– which I find is one of the best statements of the halting problem. So you pick a ‘stable’ definition for the G-J-HR field and hope it lasts like a proton! It can’t because it ain’t a proton; it’s an unstable ‘molecule’ ready and willing to bond with any idea that comes along, from messianic claims to utter denials. I’m looking at a 10 week old puppy so I’m stopping now.

  9. ojm says:

    Beating a dead horse at this point but when you say

    > Once you have abandoned literal belief in the Bible, the question soon arises: why follow it at all?

    seems pretty hypocritical given your attitude to Bayesian foundations.

    • Burn….

      But seriously, I think I have a situation where I can call something, let’s label it A as a formal system with some very simple requirements… and then probability theory becomes a model of (a subset of) that formal system. It’s now safe to say that “probability is a kind of A”….

      I’m not giving away all of it yet, because I’m writing a paper basically as we speak, but the upshot is “A” is something that looks a lot more like “testing a model’s explicit assumptions” than “inferring a probability that statement X is true”

      I think at this point, it’s fair to say “I don’t want to do A” and then, you could go off and do something else, but A is a pretty simple thing in my conception, and it’s a fairly obvious thing for a scientist to want to do. The only thing I don’t have is a uniqueness. I’m not sure probability theory is isomorphic to A, only isomorphic to a subset of A.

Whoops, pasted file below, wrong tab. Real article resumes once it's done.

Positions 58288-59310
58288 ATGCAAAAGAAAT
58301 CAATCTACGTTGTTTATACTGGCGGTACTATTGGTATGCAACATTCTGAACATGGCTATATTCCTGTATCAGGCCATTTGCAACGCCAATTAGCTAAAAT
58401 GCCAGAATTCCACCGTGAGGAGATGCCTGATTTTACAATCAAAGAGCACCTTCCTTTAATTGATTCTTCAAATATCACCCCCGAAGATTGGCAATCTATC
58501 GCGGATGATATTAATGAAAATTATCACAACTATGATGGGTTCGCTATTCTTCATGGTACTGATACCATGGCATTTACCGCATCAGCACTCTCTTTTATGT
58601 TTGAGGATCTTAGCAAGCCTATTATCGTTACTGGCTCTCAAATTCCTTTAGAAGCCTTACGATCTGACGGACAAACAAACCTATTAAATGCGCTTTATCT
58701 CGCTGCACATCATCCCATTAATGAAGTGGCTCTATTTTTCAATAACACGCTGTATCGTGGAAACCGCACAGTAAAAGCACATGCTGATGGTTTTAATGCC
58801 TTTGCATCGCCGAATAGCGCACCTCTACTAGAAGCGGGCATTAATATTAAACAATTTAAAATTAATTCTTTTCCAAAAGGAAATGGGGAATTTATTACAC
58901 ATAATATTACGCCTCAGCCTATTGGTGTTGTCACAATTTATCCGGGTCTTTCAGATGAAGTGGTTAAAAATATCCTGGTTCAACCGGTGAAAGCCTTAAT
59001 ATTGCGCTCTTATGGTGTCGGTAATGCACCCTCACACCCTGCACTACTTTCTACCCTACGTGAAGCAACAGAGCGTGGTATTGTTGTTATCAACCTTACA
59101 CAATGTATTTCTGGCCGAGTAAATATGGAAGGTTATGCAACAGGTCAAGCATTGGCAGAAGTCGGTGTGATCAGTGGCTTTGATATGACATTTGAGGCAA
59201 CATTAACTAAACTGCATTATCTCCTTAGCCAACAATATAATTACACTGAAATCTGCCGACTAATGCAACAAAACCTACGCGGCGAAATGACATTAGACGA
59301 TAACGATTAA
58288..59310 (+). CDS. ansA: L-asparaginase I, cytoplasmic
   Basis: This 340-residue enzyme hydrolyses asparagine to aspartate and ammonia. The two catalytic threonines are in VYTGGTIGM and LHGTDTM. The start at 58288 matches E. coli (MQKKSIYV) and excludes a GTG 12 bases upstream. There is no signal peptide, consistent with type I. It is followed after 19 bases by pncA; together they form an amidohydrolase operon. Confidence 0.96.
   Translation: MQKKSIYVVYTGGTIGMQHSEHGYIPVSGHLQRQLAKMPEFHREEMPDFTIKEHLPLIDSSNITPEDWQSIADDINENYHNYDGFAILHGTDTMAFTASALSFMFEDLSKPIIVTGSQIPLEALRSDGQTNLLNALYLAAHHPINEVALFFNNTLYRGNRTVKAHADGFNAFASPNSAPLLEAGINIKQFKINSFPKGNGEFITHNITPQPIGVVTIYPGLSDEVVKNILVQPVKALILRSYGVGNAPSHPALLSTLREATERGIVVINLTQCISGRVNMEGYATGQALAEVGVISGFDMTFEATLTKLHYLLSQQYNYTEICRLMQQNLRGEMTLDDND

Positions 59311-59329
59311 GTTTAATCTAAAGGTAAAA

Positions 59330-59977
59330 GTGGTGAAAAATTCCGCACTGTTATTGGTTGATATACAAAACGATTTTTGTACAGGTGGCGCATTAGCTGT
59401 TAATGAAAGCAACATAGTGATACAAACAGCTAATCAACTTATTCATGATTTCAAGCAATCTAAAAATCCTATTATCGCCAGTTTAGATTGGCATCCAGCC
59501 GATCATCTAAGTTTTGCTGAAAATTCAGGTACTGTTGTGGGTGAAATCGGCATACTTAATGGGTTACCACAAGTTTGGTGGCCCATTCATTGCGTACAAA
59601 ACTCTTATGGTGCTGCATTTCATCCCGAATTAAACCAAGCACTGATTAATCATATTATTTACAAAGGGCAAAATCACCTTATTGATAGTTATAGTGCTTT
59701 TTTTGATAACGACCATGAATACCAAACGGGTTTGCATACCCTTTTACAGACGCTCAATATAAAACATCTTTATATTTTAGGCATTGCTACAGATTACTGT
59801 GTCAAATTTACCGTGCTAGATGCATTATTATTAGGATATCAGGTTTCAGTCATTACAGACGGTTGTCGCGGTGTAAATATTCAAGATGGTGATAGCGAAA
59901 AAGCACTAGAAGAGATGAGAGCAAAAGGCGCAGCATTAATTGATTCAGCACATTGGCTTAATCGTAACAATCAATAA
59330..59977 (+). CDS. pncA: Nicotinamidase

• Andrew says:


      Setting aside the appropriateness of the Unitarian analogy, I disagree with your comment regarding Bayesian foundations. I take Bayesian foundations very seriously and have written a lot on the topic!

      • ojm says:

        How can you say ‘standard Bayes foundations are wrong…I have my own ideas but there are a number of gaps’ and then write a really long, somewhat uncharitable review of someone trying something else, where the gist of the review seems to amount to ‘he’s not doing real Bayes’?

        Again the religious analogy seems ironic since it comes across a little ‘we are the true priests of Bayes who decide what is and isn’t Bayesian’ despite not having a fully-formed/consistent definition of what is and isn’t Bayesian.

        If you can be eclectic when it comes to foundations why can’t others? Which is to say, I’m confused about why you wrote such a long, dismissive review in the first place?

        Disclaimer: I met Murray Aitkin once recently and, while I don’t totally buy his position (not that I buy many if any), this was (it seems to me) basically his complaint about your review and I had to agree.

        • Andrew says:


          I guess we didn’t write that review article clearly, so let me explain right now: Our point was not “he’s not doing real Bayes.” One clue to this is that we never said such a thing! Our point in the quoted passage was that the work in question represented “solutions to problems that seem to us to be artificial or conventional tasks with no clear analogy to applied work.” The book could’ve been 100% Bayesian and we’d still have a problem if there were no clear analogy to applied work. Conversely, the book could’ve been 0% Bayesian and we’d have no problem if the models made sense.